5 Ways To Use Up Food That’s Past Its Best-Before Date

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(Image credit: Garo/Phanie/REX)

It's a common household misconception that as soon as food reaches or goes past its best-before date, it needs to be thrown away. It's this misconception that the Waste and Resources Action Programme (Wrap) is campaigning to shatter as its research concludes that extending best-before dates by just one day could prevent 250,000 tonnes of food waste and save us shoppers a staggering £600 million.

We've put together 5 tips on how to decipher whether you should revive or throw away the food in your cupboards...

1. Know your labels

What's the difference between best-before dates and use-by dates? First things first, we need to clarify. Don't ignore use-by dates, especially when it comes to meat, fish and dairy, as it marks out food that goes off quickly and could be harmful if you eat it after it's gone off. Best-before dates are an indication of when food will be at its best, but food can be eaten safely past this date. This where your options come in.

2. Fill your freezer

Fresh food can be frozen right up to the use-by date. Cheese, milk, eggs, bread, pasta and fresh herbs can be frozen in usable portion sizes to prevent waste. Freezing meat on the day of purchase and taking it out as and when you need it is a good habit to get into. Just make sure you wrap it in freezer bags or freezer-proof plastic boxes to prevent freezer burn. To help cut back on food waste, pop foods that are approaching their use-by date in the freezer if they can be frozen, so you can save them for later.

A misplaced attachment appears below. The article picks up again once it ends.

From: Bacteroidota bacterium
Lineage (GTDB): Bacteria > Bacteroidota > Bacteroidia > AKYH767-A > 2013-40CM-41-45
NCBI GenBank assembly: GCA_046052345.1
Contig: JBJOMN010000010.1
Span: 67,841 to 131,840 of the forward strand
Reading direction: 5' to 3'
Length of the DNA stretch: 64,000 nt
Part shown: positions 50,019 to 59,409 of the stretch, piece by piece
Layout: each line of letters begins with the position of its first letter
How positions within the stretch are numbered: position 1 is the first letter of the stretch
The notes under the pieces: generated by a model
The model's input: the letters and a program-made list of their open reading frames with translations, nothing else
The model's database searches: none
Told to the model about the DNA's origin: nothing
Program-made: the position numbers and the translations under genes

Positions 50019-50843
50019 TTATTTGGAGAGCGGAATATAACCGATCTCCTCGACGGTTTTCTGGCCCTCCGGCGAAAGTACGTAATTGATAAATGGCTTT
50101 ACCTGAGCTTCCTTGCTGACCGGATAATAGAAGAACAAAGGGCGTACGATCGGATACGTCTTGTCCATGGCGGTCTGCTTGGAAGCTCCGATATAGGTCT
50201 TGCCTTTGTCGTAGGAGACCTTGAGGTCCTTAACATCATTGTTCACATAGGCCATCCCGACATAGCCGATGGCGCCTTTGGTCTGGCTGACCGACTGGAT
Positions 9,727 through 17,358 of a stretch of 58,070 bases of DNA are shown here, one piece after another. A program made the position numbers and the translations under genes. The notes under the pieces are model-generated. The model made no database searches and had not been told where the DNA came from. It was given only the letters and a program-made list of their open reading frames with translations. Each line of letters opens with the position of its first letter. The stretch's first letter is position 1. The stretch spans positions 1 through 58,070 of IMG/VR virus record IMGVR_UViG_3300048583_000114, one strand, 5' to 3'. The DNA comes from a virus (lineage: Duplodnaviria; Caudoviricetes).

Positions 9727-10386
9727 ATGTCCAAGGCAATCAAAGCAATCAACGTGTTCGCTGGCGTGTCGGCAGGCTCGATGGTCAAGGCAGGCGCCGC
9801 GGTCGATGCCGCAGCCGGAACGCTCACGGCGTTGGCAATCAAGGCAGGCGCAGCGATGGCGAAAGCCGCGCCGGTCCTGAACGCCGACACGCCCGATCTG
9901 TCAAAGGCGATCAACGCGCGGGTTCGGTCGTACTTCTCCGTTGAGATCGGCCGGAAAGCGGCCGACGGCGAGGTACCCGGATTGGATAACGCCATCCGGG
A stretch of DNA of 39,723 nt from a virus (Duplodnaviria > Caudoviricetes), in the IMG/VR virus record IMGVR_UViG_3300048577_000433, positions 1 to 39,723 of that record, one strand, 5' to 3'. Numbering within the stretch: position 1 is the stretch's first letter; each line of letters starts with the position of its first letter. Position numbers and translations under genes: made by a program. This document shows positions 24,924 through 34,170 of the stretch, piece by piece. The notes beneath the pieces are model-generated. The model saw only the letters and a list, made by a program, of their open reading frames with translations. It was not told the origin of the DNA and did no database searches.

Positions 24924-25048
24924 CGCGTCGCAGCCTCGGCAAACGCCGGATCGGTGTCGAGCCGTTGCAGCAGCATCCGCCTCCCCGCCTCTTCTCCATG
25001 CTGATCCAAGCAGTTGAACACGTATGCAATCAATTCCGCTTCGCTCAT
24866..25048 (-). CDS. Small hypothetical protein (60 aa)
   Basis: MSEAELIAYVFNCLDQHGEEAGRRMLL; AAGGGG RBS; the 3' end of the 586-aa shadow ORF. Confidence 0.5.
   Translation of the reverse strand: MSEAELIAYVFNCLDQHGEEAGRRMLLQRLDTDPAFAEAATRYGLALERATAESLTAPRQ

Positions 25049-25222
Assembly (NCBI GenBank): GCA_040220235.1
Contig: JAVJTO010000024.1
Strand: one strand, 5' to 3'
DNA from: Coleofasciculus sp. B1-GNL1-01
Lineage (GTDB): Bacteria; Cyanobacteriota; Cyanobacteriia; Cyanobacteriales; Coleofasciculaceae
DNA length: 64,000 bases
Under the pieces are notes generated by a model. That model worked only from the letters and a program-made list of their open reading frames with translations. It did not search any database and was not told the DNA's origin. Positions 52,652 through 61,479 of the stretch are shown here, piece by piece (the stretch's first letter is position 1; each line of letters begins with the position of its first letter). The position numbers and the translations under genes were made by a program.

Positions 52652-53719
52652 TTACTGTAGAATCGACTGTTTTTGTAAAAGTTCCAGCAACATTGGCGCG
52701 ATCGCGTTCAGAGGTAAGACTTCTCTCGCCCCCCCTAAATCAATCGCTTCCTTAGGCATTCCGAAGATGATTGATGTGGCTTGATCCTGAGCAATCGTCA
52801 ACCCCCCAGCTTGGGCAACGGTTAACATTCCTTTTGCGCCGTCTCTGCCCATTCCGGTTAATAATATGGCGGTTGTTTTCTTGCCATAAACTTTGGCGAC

3. How to use up fruit and veg

Fruit and vegetables will generally last much longer than their best-before dates suggest, especially if you store them properly.

Onions can last for months in a cool, dark place, rather than in the fridge, where they can turn soft. Once cut, wrap and pop in the fridge, where they will last a further 2-3 days.

When soft fruit such as berries start to turn soft, whizz them into smoothies and have them as a power breakfast.

Never keep bananas in the fridge as they can turn black more quickly, but beware of storing them in a fruit bowl with other fruit, as they give off ethylene, which will speed up the ripening process for the other fruit in the bowl. Unless of course, you'd like to ripen fruit such as avocados quicker, in which case pop them in a paper bag with a banana and check back the next day to check on the progress. If bananas turn overripe, take the opportunity to make banana bread, which is so much better with very ripe fruit, or slice the bananas thinly, freeze in a plastic bag then whizz them into Deliciously Ella's one ingredient ice cream whenever you feel like a sweet but healthy snack or dessert.

4. Find savvy storage solutions

Storing food in the right place is vital to keeping it in good condition for as long as possible. Most fresh food should be kept in the fridge but bananas and pineapple should be kept in a fruit bowl, somewhere cool. Keep bread and other similar baked goods such as croissants, panettone and brioche in a bread bin or similar container. These products tend to keep beyond their best-before date, but if you find bread has become stale or dry, check for any mould and if it's fine, toast it for an instant revive or finely grate it into breadcrumbs to use later to coat chicken or fish. If you have croissants, hot cross buns or panettone going spare, transform them into a wonderful spin on bread and butter pudding that everyone will love, such as this fruit bread and butter pudding.

Find more tips on how to store food on the Love Food, Hate Waste site

5. Use your senses

Trust your instincts and senses to smell, feel and look at the food as this is actually one of the most reliable ways to decipher if it has gone off. Food can go rotten before its best-before date, especially if it hasn't been stored properly. Don't go blindly by the label and learn to trust yourself.